• Delay lengths - The time interval between the moment a sound enters and exits a delay line. Increasing delay lengths will augment the modal density but decreases the echo density.


Currently, this Effect does not work with ambisonics. If used on an ambisonic voice or Bus, it will not initialize.

Matrix Reverb properties

Many of the Matrix Reverb properties can be edited in real time and can be mapped to specific Game Parameters using RTPCs.

Interface Element



The name of the Effect instance.

Effect instances are a group of effect property settings. They can be one of two types: custom instances or ShareSets. Custom instances can be used by only one object, whereas ShareSets can be shared across several objects.

Displays the object's color. Clicking the icon opens the color selector.

Select a color to apply it to the object. When you choose a color for an object, a palette icon appears on the selected square, as well as a yellow triangle in the lower-right corner, as shown.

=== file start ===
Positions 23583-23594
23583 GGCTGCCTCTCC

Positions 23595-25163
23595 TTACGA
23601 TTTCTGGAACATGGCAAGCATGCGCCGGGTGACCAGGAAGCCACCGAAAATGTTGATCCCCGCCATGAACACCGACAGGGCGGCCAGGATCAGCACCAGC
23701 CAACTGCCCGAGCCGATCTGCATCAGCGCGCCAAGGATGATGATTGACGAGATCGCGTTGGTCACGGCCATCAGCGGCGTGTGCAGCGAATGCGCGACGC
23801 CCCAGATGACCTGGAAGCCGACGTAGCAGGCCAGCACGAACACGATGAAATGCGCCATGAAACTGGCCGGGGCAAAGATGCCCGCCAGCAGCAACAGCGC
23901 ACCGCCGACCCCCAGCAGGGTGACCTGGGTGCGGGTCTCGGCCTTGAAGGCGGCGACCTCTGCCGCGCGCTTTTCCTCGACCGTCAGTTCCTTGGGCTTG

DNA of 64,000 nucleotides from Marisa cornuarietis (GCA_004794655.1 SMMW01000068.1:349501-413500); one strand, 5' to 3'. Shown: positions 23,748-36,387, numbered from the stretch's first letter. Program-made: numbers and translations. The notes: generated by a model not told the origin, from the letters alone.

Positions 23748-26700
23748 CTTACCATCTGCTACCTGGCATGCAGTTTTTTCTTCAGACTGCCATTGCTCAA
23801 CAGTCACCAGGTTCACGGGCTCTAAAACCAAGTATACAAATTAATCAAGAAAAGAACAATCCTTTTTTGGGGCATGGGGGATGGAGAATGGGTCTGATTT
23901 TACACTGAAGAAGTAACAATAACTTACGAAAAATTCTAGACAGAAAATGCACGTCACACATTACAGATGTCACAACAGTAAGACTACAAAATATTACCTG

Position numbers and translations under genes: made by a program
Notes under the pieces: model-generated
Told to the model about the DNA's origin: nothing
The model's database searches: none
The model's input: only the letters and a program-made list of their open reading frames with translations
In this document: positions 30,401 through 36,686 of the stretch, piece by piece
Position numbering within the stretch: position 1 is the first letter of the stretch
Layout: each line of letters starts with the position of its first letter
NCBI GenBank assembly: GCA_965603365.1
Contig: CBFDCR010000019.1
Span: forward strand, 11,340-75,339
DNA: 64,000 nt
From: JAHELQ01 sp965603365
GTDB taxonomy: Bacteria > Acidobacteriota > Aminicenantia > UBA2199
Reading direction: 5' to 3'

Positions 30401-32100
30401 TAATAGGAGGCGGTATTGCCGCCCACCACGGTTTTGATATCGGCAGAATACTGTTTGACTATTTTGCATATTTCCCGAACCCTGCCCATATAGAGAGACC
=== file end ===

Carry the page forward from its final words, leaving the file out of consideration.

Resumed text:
To inherit the parent object's color, select the square at the far left of the color selector.


Determines whether the element is included in the SoundBanks when they are generated. When selected, the element is included. When unselected, the element is not included.

To optimize your sound design for each platform, you might want to exclude certain elements on certain platforms. By default, this check box applies across all platforms. Use the Link indicator to the left of the check box to unlink the element. Then you can customize the state of the check box per platform.

When this option is unselected, the property and behavior options in the editor become unavailable.

Default value: true

Indicates the number of elements in your project that contain direct references to the object. The icon is displayed in orange when references to the object exist, and in gray when no references exist.